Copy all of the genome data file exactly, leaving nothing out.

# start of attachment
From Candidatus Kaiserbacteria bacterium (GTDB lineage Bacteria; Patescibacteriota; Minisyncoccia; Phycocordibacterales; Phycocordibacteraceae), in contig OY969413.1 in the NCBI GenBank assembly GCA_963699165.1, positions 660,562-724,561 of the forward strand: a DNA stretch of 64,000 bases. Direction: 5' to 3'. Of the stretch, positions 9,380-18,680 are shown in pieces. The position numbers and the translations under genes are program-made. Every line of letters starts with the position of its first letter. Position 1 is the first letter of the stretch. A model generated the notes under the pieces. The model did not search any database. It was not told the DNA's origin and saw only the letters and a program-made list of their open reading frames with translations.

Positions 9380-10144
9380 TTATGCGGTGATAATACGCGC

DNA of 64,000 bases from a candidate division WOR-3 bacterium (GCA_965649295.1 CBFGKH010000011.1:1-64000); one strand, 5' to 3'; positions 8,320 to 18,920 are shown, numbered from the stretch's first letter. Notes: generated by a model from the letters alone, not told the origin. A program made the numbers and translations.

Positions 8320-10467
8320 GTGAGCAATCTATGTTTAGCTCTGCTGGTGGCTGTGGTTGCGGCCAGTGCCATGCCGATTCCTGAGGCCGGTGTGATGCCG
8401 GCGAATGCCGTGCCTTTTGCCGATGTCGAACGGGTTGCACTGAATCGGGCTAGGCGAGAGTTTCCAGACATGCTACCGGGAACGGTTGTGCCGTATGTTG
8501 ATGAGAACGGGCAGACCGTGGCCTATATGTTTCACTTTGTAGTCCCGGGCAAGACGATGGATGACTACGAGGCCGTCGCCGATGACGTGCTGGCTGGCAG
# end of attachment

From Candidatus Kaiserbacteria bacterium (GTDB lineage Bacteria; Patescibacteriota; Minisyncoccia; Phycocordibacterales; Phycocordibacteraceae), in contig OY969413.1 in the NCBI GenBank assembly GCA_963699165.1, positions 660,562-724,561 of the forward strand: a DNA stretch of 64,000 bases. Direction: 5' to 3'. Of the stretch, positions 9,380-18,680 are shown in pieces. The position numbers and the translations under genes are program-made. Every line of letters starts with the position of its first letter. Position 1 is the first letter of the stretch. A model generated the notes under the pieces. The model did not search any database. It was not told the DNA's origin and saw only the letters and a program-made list of their open reading frames with translations.

Positions 9380-10144
9380 TTATGCGGTGATAATACGCGC

DNA of 64,000 bases from a candidate division WOR-3 bacterium (GCA_965649295.1 CBFGKH010000011.1:1-64000); one strand, 5' to 3'; positions 8,320 to 18,920 are shown, numbered from the stretch's first letter. Notes: generated by a model from the letters alone, not told the origin. A program made the numbers and translations.

Positions 8320-10467
8320 GTGAGCAATCTATGTTTAGCTCTGCTGGTGGCTGTGGTTGCGGCCAGTGCCATGCCGATTCCTGAGGCCGGTGTGATGCCG
8401 GCGAATGCCGTGCCTTTTGCCGATGTCGAACGGGTTGCACTGAATCGGGCTAGGCGAGAGTTTCCAGACATGCTACCGGGAACGGTTGTGCCGTATGTTG
8501 ATGAGAACGGGCAGACCGTGGCCTATATGTTTCACTTTGTAGTCCCGGGCAAGACGATGGATGACTACGAGGCCGTCGCCGATGACGTGCTGGCTGGCAG